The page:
Educational robotics: the robots are kids stuff
Schools are now introducing the basic principles of robotics to children at a very early age.
Reducing greenhouse gas emissions is the long-term solution, but capturing them and transforming them into something harmless could prove helpful – and viable – in the meantime
Anthropogenic global warming has slowly abandoned the kingdom of the merely theoretical to inhabit the realm of harsh reality. Even countries like China, traditionally guided by policies advocating industrialization at any cost, are making huge investments in renewable energy. In 2015, emissions of carbon dioxide decreased for the first time in a context of economic growth. So what’s all the fuss about? Transforming the power generation model will bring down emissions to sustainable levels, but this will take many years. There are some that have suggested that we could launch thousands of rockets into the atmosphere to simulate a volcanic eruption, thus preventing solar rays from reaching the Earth. Another option would be placing a network of gigantic mirrors in orbit to deflect solar rays. Disposing of carbon dioxide, however, could prove to be a more down to earth approach.
A recent paper published in Science magazine has laid on the table a radically new technology. The long name would be “carbon dioxide sequestration by direct mineral carbonation”. Essentially, this involves transforming CO2 into limestone.
A team of researchers from the USA, Iceland and France has proved that pumping the gas deep into underground basalt rock triggers a chemical process that turns it into calcite. The technique involves diluting CO2 in water and hydrogen sulfide, a combination that reacts with the volcanic minerals below and creates the harmless calcium carbonate.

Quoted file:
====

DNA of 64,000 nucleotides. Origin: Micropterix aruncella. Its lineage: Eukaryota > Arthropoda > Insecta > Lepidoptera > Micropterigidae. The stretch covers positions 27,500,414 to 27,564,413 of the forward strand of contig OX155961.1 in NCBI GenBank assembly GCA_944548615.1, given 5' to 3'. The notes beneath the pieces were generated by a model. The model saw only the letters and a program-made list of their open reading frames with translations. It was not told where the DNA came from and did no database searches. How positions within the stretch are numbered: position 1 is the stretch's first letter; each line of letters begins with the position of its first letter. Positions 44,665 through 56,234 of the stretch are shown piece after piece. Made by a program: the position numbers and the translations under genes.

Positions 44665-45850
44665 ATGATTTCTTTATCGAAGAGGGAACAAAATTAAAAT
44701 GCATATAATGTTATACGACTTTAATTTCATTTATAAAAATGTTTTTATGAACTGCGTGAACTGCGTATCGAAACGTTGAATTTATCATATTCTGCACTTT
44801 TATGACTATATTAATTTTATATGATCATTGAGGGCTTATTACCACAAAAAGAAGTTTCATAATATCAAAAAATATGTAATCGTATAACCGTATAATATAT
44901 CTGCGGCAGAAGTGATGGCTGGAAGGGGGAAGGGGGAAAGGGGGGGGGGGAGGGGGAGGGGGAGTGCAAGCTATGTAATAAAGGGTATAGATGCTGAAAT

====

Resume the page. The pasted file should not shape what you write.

Up until now, the mineralization process advocated by the team of geoengineers was believed to require hundreds, even thousands, of years. However, Juerg Matter, the main author of the paper, announced that it is possible to complete the process in less than two years, achieving a 95%-98% efficiency.
The first tests began in 2009 with the injection of gases into layers of basalt rock between 130 and 260 feet below the surface. The testbed chosen for the Carbfix project was the Hellisheidi geothermal power station in Iceland – the largest of its kind in the world. Geothermal energy is as clean as it gets, but pumping water underground liberates CO2 and sulfide gases as by-products that need to be dealt with. Shortly after beginning the experiment, the scientists found that the carbon dioxide had turned into a white chalky mineral.
In 2012, the team at Hellisheidi started pumping carbon dioxide underground on an industrial scale: 5,000 tons annually. This is still a small proportion of the 40,000 tons emitted by the power station every year. However, this year that amount will be doubled as the engineers have found that the process remains stable in spite of the increase. This opens the door to a large scale application around the world.
The technique developed by Matter and his team differs from other underground carbon dioxide sequestration systems that take advantage of the underground cavities left by depleted gas or oil fields. These other options pose long term issues, as the injected gas can be released during earthquakes or leak through cracks. Mineral carbonation, on the other hand, transforms carbon dioxide into a risk-free solid material. Moreover, the cost per ton of neutralized CO2 has been estimated to be less than half than other sequestration and storage techniques.
Here you have a video summarizing in a very graphical way everything about mineral carbonation